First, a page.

A noteworthy upgrade that has also been introduced in the 380 series is the ability for the user to purchase a docking amplifier that will mate with the DAP to provide higher output. The amp was not available at the time of the review, so I can’t speak to its pros and cons.

The AK380 AMP supports 8.1 Vrms output when connected via high-gain balanced output, and 4.1Vrms in unbalanced mode.

So now we come back to the original question of whether or not it’s worth the higher asking price. Personally, I am very happy with everything that my AK240 brings to the table. Ease of use on the run as a high quality portable device, and a pretty large bucket to hold up to 384GB (NAND) of musical memory, with the addition of a user-supplied 128GB microSD card. Both units are pleasing to behold, so the form factor is a winner on whichever one that you choose. The sound quality on my 240 is extremely good, but the 380 is slightly better.

Is the AK380 worth $1000 more than the 240? To answer that, I go back to what I used to tell my customers way back when, during my audio sales heydays. If you are the type of audiophile that must have the best of everything, and have the extra expendable cash on hand to purchase the 380, then there is no doubt that you are getting a better unit with premium higher quality sound output, and more upgradeable features for future considerations down the line. If you are the type of consumer that toils over getting the best deal for your hard earned coin and the best bang for your buck, then the AK240 will suit you just fine, and won’t ever disappoint. These are both incredibly well built machines that offer premium home setup sound, in a portable package. Add on the amp and/or dock options, and the 380 can be utilized in conjunction with your home components to offer an alternative hi-res sound file source to feed into your speakers or full-sized headphones.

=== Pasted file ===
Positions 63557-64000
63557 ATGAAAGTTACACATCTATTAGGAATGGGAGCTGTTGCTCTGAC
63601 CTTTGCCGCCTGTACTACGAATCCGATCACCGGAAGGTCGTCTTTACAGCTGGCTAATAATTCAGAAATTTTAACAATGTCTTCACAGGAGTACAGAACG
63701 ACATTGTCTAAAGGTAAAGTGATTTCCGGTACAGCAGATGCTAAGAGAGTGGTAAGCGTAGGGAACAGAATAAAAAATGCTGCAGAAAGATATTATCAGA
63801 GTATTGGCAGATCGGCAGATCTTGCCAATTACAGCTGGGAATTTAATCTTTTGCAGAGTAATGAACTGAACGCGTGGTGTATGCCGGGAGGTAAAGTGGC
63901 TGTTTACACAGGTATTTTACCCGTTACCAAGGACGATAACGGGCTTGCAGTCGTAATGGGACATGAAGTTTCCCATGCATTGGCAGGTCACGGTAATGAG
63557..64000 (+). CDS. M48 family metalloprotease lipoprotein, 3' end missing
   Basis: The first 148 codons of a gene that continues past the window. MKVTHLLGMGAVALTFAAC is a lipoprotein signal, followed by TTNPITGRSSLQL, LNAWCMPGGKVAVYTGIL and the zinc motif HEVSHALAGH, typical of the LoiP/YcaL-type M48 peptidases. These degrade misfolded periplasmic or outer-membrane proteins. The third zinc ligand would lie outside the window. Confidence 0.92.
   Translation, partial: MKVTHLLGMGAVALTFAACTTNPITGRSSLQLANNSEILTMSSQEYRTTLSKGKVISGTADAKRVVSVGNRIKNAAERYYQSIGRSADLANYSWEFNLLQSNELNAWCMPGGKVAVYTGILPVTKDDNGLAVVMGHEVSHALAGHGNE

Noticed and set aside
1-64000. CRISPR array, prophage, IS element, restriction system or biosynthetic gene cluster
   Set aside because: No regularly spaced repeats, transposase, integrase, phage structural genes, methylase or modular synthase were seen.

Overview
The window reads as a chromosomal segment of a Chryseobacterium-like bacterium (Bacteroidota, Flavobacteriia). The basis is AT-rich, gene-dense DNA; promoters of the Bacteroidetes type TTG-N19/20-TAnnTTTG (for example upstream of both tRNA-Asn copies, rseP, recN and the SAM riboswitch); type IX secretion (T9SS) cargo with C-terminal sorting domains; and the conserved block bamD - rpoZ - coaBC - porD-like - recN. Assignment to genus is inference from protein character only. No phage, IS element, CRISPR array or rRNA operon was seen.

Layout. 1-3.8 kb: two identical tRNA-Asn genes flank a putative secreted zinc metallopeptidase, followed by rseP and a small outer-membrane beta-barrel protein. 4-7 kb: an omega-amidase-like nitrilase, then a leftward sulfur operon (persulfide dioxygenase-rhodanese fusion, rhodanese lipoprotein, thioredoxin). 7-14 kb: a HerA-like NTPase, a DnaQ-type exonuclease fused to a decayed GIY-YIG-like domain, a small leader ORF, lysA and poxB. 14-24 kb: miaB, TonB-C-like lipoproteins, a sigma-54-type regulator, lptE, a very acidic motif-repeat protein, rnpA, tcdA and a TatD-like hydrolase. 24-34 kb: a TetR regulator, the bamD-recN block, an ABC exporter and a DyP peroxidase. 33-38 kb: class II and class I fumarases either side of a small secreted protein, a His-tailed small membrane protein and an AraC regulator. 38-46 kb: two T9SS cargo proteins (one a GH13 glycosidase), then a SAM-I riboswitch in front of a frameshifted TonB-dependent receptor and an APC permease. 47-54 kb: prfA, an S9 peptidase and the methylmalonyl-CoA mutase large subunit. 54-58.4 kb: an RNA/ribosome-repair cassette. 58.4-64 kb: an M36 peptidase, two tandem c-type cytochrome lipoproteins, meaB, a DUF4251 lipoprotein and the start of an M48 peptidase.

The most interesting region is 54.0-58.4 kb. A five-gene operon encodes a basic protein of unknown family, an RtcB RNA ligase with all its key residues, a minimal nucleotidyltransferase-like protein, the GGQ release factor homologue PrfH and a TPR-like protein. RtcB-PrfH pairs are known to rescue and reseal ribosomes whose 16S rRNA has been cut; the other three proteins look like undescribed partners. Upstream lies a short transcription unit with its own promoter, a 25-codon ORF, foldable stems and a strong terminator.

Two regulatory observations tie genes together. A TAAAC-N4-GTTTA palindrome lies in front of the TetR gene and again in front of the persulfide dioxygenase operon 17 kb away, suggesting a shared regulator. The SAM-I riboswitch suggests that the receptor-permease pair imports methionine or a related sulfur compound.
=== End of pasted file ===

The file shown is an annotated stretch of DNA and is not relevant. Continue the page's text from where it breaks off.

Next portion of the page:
Important stuff:

Manufacturer’s Website

MSRP – $3499.00

Associated Components:


Noble Audio Kaiser 10 CIEM

  • Unbalanced stock cable
  • Balanced Moon Audio Silver Dragon V1 IEM cable

Shure SE846 IEM w/ stock cable

Bowers & Wilkins P7

Shure SE535 IEM

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a.k.a - Immtbiker (Moderator on Head-Fi). Aaron's audio addiction started in 1969 when he bought his first cassette player with the Beatles White album from money saved on his paper route. He knew then, that audio was going to consume his life. He started his illustrious career selling home audio/video while getting his degree in engineering. Aaron has since embarked on a lifetime musical journey, that has constantly fulfilled his needs to be at one with music and all that it represents.